Those false statements led the U.S. Attorney for the District of Columbia to file a one-count Information against Canales in April 2004, charging her with making a false writing during an official investigation, a misdemeanor offense under 18 U.S.C. § 1018. Canales subsequently pleaded guilty and was sentenced to a term of probation. Her plea agreement, and the Government's allocution at her sentencing, made clear that no connection had been established between the gifts Canales received and the contract Neal's client won. The Government specifically stated in its allocution that there was "no allegation that Canales broke any of the bribery or gratuity laws or corruption offenses" and that her sole offense was making a "false written statement to the Inspector General." Sentencing Hr'g Tr., United States v. Maria Canales, No. 04-CR-135 (D.D.C. July 13, 2004).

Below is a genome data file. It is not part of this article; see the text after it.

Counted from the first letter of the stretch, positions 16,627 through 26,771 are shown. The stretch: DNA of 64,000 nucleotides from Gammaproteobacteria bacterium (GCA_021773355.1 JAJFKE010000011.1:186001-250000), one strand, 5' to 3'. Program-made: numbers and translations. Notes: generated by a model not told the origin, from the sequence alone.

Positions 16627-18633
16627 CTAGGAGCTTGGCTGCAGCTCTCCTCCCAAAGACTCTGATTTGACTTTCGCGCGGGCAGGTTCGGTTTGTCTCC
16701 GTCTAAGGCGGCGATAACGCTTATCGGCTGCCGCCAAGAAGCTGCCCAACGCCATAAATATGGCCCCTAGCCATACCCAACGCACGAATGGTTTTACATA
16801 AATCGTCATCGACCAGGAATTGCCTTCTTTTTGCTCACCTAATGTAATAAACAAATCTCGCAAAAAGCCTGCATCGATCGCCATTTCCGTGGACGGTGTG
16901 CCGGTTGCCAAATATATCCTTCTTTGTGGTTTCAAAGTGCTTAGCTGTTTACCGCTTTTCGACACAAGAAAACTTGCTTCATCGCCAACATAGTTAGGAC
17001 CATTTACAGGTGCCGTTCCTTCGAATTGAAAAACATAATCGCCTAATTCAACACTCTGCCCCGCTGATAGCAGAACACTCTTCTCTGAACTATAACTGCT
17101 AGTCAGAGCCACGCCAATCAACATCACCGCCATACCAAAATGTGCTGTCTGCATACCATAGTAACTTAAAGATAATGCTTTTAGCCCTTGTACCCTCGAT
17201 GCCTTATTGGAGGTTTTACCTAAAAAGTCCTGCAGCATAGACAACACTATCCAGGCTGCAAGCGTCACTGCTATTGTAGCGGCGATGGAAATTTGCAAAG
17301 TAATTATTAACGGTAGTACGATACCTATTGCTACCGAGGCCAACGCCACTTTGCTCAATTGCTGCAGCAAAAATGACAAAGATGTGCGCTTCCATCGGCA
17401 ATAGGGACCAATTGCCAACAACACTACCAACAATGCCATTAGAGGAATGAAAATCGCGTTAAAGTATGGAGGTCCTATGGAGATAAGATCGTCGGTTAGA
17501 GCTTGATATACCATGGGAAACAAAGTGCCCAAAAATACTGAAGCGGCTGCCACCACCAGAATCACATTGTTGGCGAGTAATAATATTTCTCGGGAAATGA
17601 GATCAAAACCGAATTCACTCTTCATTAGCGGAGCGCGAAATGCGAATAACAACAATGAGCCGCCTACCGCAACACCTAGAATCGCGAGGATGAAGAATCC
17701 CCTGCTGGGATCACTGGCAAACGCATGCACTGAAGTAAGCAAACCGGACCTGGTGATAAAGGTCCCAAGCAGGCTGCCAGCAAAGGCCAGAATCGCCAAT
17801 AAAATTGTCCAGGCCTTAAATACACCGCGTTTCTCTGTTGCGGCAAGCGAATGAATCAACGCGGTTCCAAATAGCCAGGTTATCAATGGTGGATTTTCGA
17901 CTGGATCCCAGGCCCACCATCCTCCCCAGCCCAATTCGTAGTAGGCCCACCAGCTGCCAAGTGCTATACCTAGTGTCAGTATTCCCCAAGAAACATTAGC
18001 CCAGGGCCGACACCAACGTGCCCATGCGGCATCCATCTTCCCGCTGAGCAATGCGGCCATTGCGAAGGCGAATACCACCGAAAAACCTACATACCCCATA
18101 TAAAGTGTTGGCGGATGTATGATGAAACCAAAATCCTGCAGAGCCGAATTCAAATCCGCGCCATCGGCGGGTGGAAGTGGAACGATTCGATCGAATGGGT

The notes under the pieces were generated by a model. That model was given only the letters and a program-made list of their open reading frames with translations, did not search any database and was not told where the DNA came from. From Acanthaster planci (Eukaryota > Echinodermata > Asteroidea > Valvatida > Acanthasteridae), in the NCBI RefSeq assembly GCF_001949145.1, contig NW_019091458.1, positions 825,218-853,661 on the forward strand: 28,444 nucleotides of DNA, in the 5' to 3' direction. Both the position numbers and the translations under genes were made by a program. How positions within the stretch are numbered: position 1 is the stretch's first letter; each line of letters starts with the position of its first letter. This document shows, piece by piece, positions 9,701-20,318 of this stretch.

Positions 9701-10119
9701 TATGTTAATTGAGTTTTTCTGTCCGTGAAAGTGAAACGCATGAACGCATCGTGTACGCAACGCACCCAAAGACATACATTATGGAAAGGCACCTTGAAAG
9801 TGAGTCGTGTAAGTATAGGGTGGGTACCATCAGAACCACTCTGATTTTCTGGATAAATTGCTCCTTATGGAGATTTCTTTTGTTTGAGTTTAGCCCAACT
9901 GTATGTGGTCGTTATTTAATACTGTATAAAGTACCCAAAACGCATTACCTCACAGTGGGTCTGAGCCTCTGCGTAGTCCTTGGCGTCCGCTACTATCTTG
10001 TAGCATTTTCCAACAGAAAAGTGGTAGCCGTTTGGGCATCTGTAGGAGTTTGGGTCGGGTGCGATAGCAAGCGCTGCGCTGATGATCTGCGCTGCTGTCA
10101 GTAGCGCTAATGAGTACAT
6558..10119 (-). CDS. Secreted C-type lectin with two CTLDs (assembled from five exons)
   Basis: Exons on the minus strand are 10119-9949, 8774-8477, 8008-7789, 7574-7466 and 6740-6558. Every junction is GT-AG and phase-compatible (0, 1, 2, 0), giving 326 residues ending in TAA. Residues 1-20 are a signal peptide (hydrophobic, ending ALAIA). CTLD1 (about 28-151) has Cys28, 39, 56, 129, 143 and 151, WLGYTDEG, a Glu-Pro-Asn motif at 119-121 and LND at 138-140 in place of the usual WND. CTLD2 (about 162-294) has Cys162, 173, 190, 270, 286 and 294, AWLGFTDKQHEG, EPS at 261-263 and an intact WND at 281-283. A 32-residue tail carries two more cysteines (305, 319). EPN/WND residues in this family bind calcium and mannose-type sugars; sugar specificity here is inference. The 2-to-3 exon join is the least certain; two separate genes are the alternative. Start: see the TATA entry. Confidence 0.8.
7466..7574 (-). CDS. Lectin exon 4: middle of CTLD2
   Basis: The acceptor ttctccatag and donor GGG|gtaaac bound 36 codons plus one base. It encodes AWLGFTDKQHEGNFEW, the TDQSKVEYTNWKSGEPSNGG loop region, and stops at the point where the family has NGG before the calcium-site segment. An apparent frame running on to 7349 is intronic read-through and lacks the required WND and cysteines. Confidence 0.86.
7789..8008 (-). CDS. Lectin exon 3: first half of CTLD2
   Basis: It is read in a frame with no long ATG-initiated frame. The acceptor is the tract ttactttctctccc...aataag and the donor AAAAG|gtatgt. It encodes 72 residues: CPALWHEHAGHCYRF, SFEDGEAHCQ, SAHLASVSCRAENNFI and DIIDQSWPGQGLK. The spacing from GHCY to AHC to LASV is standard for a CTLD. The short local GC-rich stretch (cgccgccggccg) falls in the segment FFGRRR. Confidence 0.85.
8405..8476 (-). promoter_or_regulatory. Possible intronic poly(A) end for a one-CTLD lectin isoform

In April 2004, Treasury's OIG published its semi-annual report to Congress. In that document, the OIG inaccurately reported that, as a result of its investigation, Canales had voluntarily agreed to a lifetime debarment from contracting with the federal government. The OIG repeated that inaccurate statement in its next semi-annual report to Congress, in October 2004. In its Opposition to Plaintiffs' Motion, the Government concedes that OIG's statements were false and represents that OIG intended to correct them in its next semi-annual report to Congress, which was due to be published in October 2006. See Defs.' Opp'n and Mot. for Summ. J. at 6-7.*fn3